“We solicited the opinions of 130 Party members outside the area via telephone and WeChat, an instant messaging service. We visited the homes of elderly members, taking recommendation forms and explaining the policy face to face,” local official Yan Weiping said. Without meeting personally with officials, getting on a CPC ballot is nearly impossible.

In July, communist officials told the Global Times they had organized historical indoctrination tours to generate enthusiasm for the Party Congress. That month, “more than 760 Party members from the State-owned China Construction First Building Corporation Limited took a tour to trace the Party’s footprints from its birth to today.” The tour reportedly took 50 days and included “Chairman Mao’s hometown of Shaoshan, Hunan Province and even Moscow.”

The Chinese state outlet Xinhua states in a report published Friday that the CPC Congress will seek to promote China as “champion of the open world economy” against “protectionism and isolation,” as well as promote a climate change agenda and combat a “Cold War mentality.” Delegates are also expected to vote on amendments to the CPC constitution which would “promote the development of socialism with Chinese characteristics and Party building,” according to Xinhua.


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The Future the US Military is Constructing: a Giant, Armed Nervous System

28th Sept 2017

Service chiefs are converging on a single strategy for military dominance: connect everything to everything.

Leaders of the Air Force, Navy, Army and Marines are converging on a vision of the future military: connecting every asset on the global battlefield.

That means everything from F-35 jets overhead to the destroyers on the sea to the armor of the tanks crawling over the land to the multiplying devices in every troops’ pockets. Every weapon, vehicle, and device connected, sharing data, constantly aware of the presence and state of every other node in a truly global network. The effect: an unimaginably large cephapoloidal nervous system armed with the world’s most sophisticated weaponry.

In recent months, the Joint Chiefs of Staff put together the newest version of their National Military Strategy. Unlike previous ones, it is classified. But executing a strategy requiring buy-in and collaboration across the services. In recent months, at least two of the service chiefs talked openly about the strikingly similar direction that they are taking their forces. Standing before a sea of dark- blue uniforms at a September Air Force Association event in Maryland, Air Force Chief of Staff Gen. David Goldfein said he had “refined” his plans for the Air Force after discussions with the Joint Chiefs “as part of the creation of the classified military strategy.”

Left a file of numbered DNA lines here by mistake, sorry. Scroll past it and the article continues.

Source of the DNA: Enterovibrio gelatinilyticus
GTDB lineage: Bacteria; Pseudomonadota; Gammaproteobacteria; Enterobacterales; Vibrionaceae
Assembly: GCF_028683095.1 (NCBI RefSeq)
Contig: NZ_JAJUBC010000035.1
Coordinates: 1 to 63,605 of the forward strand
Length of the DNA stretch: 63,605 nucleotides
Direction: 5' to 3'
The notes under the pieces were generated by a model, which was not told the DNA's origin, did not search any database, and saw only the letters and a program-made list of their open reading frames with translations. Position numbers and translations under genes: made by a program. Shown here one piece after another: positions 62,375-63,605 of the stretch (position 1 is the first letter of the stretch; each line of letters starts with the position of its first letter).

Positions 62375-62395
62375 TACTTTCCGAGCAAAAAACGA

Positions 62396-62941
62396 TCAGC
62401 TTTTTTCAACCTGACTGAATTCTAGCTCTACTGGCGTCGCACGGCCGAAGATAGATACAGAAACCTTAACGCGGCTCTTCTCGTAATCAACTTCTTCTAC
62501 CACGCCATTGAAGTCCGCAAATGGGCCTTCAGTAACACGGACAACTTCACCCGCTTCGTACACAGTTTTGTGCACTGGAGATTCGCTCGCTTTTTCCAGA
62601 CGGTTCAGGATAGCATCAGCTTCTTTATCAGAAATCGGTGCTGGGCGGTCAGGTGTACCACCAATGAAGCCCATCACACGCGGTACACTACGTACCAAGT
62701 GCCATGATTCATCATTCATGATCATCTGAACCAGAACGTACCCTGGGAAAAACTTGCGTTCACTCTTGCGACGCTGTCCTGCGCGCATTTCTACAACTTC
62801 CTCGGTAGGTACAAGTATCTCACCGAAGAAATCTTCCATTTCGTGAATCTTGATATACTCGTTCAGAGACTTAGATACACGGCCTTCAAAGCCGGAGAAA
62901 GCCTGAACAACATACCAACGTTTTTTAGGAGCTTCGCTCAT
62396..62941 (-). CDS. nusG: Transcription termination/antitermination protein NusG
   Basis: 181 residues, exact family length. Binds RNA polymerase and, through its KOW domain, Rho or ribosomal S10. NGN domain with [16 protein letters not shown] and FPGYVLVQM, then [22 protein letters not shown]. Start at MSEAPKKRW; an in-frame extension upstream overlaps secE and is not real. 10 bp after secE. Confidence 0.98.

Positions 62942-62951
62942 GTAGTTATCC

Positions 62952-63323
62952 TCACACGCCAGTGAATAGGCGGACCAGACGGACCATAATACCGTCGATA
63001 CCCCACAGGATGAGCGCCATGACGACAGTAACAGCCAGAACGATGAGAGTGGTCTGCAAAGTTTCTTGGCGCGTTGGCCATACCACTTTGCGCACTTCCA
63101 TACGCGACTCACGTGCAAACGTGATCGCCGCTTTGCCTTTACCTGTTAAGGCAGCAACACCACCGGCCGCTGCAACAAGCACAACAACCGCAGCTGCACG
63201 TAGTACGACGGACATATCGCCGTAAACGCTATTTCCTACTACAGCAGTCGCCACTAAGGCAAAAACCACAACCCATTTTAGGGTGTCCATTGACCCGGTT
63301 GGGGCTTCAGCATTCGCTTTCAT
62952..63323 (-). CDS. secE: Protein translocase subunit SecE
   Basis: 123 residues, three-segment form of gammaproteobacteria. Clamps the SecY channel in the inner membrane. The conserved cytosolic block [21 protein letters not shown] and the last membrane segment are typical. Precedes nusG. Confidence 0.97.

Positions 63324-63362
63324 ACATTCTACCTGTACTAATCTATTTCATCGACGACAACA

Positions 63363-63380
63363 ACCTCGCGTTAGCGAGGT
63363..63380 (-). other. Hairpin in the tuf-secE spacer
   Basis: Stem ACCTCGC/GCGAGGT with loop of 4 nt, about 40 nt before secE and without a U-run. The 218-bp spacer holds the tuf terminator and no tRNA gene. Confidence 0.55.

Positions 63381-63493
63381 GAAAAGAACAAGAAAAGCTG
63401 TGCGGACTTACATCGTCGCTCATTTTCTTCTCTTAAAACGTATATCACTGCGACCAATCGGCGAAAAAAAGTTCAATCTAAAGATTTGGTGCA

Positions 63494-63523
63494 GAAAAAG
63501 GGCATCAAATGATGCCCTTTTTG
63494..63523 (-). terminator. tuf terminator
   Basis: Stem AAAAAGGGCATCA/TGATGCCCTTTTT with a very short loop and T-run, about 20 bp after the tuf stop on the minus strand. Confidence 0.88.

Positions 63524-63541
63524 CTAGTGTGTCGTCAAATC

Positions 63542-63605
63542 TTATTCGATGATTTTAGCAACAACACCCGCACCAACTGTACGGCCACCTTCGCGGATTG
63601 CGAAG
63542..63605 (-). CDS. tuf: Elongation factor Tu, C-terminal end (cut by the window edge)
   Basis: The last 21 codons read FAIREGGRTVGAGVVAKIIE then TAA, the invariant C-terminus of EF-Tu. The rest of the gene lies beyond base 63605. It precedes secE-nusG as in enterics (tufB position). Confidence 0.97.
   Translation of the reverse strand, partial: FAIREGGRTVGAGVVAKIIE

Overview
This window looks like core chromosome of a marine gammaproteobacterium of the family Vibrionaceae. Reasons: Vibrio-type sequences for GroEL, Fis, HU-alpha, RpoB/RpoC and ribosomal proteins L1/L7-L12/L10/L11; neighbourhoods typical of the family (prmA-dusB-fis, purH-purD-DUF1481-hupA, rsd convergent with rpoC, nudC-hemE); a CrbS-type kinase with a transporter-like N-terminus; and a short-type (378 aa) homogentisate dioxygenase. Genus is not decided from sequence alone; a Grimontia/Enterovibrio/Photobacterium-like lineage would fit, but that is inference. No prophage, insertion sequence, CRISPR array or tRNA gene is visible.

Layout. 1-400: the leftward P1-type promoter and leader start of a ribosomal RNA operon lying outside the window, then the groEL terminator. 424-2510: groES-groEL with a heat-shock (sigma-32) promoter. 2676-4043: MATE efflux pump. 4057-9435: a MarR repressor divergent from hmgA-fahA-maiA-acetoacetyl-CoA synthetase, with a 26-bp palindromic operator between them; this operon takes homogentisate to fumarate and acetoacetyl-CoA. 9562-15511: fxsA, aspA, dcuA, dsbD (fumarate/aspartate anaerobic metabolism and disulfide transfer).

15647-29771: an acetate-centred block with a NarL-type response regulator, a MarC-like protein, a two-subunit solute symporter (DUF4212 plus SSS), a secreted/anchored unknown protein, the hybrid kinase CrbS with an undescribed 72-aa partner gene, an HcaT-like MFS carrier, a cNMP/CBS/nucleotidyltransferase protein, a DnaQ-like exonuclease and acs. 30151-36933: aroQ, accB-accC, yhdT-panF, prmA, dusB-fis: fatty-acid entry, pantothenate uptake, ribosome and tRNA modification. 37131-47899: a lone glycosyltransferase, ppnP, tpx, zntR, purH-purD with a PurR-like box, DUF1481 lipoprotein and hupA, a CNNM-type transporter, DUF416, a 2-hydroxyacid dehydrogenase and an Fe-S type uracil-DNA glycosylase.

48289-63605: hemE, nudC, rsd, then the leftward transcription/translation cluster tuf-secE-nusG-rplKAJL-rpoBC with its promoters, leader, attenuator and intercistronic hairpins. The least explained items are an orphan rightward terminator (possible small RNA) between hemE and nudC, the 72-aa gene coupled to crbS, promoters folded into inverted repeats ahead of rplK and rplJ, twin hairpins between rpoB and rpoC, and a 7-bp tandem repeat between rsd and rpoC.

The future for the Air Force? The service needed to be more like a certain electric-car manufacturer.

“Every Tesla car is connected to every other Tesla car,” said Goldfein, referring to a presentation by Elon Musk about the ways his firm’s vehicles learn from their collective experience. “If a Tesla is headed down the road and hits a pothole, every Tesla that’s behind it that’s self-driving, it will avoid the pothole, immediately. If you’re driving the car, it automatically adjusts your shocks in case you hit it, too.”
What would the world look like… If we looked at the world through a lens of a network as opposed to individual platforms?
Air Force Chief of Staff Gen. David Goldfein

Goldfein waxed enthusiastically about how Tesla was able to remotely increase the battery capacity of cars in the U.S. Southeast to facilitate evacuation before the recent hurricanes.

“What would the world look like if we connected what we have in that way? If we looked at the world through a lens of a network as opposed to individual platforms, electronic jamming shared immediately, avoided automatically? Every three minutes, a mobility aircraft takes off somewhere on the planet. Platforms are nodes in a network,” the Air Force chief said.

The idea borrows from the  “network centric warfare” concept that seized the military imagination more than a decade ago. But what leaders are today describing is larger by orders of magnitude. It’s less a strategy for integrating multiple networks into operations more efficiently than a plan to stitch everything, networks within networks, into a single web. The purpose: better coordinated, faster, and more lethal operations in air, land, sea, space, and cyberspace.

So the Air Force is making broad investments in data sharing. Maj. Gen. Kimberly A. Crider, the service’s first data officer, is setting up a series of experimental tests in the Nevada desert at Nellis Air Force Base near Las Vegas, seeking to better understand “what happens when we actually connect into this resilient and agile network” said Goldfein. The Air Force’s current experimentation with next-generation light tactical attack aircraft are as much about hardware as networks, he said. “Not only what can I buy and what can they do, but more importantly, can they connect? Can they actually share? And can we tie it to a new network that’s based on sharable information that gets me beyond the challenges I have right now in terms of security?”